Dying from Improvement

Inquests and Inquiries into Indigenous Deaths in Custody

By (author) Sherene Razack
Categories: Sociology, Sociology and anthropology, Society and Social Sciences
Publisher: University of Toronto Press
Paperback : 9781442628915, 328 pages, May 2015

Table of contents

Introduction. Boot Print on the Chest: Disappearing “Indians” in Life and Law
1. The Body as Placeless: Memorializing Colonial Power
2. Dying from Improvement
3. The Body as Frontier
4. “People Die”: A Killing Indifference
5. The Medico-Legal Alliance: Anthany Dawson and the Diagnosis of Excited Delirium
6. “It happened more than once”: Freezing Deaths in Saskatchewan
Conclusion. Tombstone Data
Appendix. Deaths in Custody: Saskatchewan 1995–2013


Dying from Improvement is a major contribution to the issues of Indigenous disposability, suffering, and struggles for justice within a settler state that is dedicated to their disappearance. ” –Audra Simpson, Columbia University

In Dying from Improvement, Sherene H. Razack argues that, amidst systematic state violence against Indigenous people, inquiries and inquests serve to obscure the violence of ongoing settler colonialism under the guise of benevolent concern. Razack’s powerful critique of the Canadian settler state and its legal system speaks to many of today’s most pressing issues of social justice: the treatment of Indigenous people, the unparalleled authority of the police and the justice system, and their systematic inhumanity towards those whose lives they perceive as insignificant.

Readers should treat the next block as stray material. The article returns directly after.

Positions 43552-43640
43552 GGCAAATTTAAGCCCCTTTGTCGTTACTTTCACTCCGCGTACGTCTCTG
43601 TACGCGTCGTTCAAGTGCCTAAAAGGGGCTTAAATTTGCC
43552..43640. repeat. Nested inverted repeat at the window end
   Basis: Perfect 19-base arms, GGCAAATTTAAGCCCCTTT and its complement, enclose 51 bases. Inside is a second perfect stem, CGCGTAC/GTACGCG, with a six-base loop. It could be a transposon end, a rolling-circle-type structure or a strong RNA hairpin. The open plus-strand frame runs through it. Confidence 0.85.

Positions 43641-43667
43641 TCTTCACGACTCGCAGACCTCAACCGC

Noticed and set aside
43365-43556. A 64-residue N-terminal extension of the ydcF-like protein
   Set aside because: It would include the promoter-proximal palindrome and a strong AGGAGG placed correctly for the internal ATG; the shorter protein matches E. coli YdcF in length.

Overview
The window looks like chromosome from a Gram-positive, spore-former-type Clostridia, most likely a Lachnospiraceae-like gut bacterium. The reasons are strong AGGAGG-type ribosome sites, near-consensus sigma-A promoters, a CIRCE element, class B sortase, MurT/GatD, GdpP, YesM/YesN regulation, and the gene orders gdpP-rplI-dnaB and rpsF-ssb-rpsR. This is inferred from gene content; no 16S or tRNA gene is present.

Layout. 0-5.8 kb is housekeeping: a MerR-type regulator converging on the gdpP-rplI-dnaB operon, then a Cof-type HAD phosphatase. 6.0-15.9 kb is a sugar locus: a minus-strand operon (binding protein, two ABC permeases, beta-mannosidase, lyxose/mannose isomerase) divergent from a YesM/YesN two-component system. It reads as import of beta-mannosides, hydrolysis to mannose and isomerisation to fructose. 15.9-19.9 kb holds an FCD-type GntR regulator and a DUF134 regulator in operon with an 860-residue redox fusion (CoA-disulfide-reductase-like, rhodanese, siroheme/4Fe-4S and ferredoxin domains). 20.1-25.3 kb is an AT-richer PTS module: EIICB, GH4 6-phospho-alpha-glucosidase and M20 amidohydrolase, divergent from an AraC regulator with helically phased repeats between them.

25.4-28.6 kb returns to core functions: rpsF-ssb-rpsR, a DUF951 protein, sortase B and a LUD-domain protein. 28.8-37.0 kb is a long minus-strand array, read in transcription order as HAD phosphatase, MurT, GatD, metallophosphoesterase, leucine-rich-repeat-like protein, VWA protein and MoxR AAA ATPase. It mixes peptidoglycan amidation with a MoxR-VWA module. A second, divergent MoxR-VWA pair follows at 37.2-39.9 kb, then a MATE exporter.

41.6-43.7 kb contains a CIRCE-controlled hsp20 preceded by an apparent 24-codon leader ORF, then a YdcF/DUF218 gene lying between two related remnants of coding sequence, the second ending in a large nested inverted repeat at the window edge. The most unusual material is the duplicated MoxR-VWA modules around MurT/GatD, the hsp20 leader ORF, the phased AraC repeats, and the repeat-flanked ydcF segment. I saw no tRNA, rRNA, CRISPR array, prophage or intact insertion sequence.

‘Razack’s arguments are provocative. She has constructed a compelling and disturbing analysis which will challenge readers at many levels… It is impossible not to be moved by the evidence and analysis, and what these say about contemporary Indigenous life and death in Canada. ’

- Jane Dickson

Dying From Improvement is vivid and disturbing. Professor Razack draws readers with an electric narrative and police reporter’s eye for detail. ”

- Holy Doan

Dying from Improvement is a courageous, confrontational analysis into the roots of indigenous injustice and deaths. ’

- Megan Siu

"This a difficult but important book to read. Razack balances her analysis of state violence with the agency of Indigenous family members, but she deals with a topic few Canadians want to acknowledge. "

- Lianne C. Leddy

"While Razack does not offer explicit remedies for the crisis in accountability of the Canadian police forces, the importance of this book lies in its use as a critical tool in locating colonialism in the modern Canadian narrative, especially in the upcoming inquiry into murdered and missing indigenous women. DYING FROM IMPROVEMENT is an important read for all those who will be paying close attention to the process as it unfolds, and a call-to-arms to ensure that its outcomes, conclusions and remedies are, indeed, just. "

- Kimberly Wilson

‘This is a passionate, thought-provoking, and disconcerting book… A milestone in the study of deaths of Aboriginal people in Canada. ’

- Liqun Cao